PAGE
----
Space Force. While the Administration appreciates the Committee’s recognition that space capabilities are an integral part of the Nation’s security and economy, the bill only provides $15 million to study the establishment of the United States Space Force, which is $57 million below the FY 2020 Budget request. Over the last 20 years, various commissions authorized by the Congress and the Government Accountability Office have studied DOD's current organizational structure and have reached the same conclusion--DOD is not properly structured for the challenges the Nation faces in space. We look forward to working with the Congress to authorize and fully fund the Space Force. Insufficient resources could delay its establishment, putting at risk the Nation’s ability to adapt to the rapidly changing warfighting domain of space.
Republic of Turkey. Section 8111 of the bill would prohibit the use of any funds to deliver F-35 aircraft or related equipment to the Republic of Turkey. The Administration shares the concerns reflected in the bill regarding the transfer of F-35s should Turkey purchase the S-400, which is incompatible with its continued participation in the F-35 program. However, section 8111 of the bill is unacceptable as currently written as it could prohibit delivery of F-35s even if Turkey foregoes the S-400 system. The Administration supports ongoing discussions between the United States and Turkey and seeks to retain Turkey in the F-35 program, as long as Turkey declines the S-400 system.
Removal of United States Armed Forces from Yemen. The Administration strongly objects to the language in section 10002 of the bill that would require the removal of United States Armed Forces from hostilities in or affecting the Republic of Yemen, except for operations directed at al Qaeda or associated forces. Removal of United States Armed Forces would harm bilateral relationships in the region, negatively affect the military’s ability to prevent the spread of violent extremist organizations, and would establish a bad precedent for future legislation by defining "hostilities" to include defense cooperation activities such as aerial refueling. In addition, the Administration's continued cooperation with regional partner nations allows the United States to support diplomatic negotiations to end the conflict, promote humanitarian access, mitigate civilian casualties, and defeat terrorists who seek to harm the United States.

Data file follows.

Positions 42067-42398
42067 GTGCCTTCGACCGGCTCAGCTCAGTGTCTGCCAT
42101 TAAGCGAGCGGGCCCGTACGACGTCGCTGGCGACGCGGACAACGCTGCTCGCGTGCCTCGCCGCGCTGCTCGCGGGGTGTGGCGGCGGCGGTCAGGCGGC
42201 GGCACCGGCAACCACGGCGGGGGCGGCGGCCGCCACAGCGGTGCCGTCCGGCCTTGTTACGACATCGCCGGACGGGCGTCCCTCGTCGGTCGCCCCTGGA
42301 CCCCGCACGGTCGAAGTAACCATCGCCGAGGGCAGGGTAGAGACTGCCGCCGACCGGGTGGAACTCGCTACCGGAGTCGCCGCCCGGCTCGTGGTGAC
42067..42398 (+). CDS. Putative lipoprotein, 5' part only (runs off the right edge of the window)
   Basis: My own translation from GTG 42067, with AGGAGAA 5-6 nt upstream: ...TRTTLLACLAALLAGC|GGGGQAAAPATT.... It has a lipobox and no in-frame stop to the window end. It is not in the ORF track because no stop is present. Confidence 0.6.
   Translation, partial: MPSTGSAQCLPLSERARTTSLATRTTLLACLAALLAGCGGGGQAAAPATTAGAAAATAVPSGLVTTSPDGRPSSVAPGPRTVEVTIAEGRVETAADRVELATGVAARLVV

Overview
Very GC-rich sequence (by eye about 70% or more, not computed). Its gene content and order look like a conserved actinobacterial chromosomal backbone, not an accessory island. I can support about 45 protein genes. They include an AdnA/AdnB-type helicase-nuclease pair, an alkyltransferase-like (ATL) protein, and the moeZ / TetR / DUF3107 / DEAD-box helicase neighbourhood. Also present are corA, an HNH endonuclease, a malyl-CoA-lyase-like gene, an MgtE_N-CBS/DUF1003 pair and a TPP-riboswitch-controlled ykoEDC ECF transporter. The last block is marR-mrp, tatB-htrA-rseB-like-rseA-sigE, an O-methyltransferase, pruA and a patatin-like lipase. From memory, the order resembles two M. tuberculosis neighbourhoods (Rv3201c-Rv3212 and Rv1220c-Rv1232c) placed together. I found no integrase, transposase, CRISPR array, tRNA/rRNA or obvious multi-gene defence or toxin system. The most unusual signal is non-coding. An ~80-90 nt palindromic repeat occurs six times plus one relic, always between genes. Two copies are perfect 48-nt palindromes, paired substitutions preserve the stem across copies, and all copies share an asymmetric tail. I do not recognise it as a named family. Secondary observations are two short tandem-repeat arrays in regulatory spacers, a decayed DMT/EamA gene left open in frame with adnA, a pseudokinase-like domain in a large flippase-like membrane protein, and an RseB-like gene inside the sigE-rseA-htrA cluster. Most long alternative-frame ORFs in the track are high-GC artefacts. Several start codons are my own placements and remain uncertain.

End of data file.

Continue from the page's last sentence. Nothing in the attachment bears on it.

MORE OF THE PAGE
Authorization for Use of Military Force (AUMF). The Administration strongly objects to section 9025 of the bill, which would repeal the current AUMF. The 2001 and 2002 AUMFs grant the United States the legal authority to fight the counter-terrorism campaign against the Taliban, al Qaeda, and associated forces, including the Islamic State of Iraq and Syria. While DOD is not seeking a new or revised AUMF, the Department continues to participate in productive discussions with the Congress on the 2001 AUMF. Arbitrarily repealing the 2001 AUMF would risk the military’s ability to pursue and defeat terrorists who seek to harm the United States and the Nation's interests at home and abroad.
Ground Based Strategic Deterrent (GBSD). The Administration strongly objects to the $108 million reduction in funding in the bill for the GBSD, the Minuteman III/Intercontinental Ballistic Missile (ICBM) replacement. Failure to provide the full funding requested in the FY 2020 Budget would lead to delays in planned contract awards, increase the risk of not meeting the Combatant Commander’s timelines, and hinder the Department’s effort to replace the aging ICBM fleet.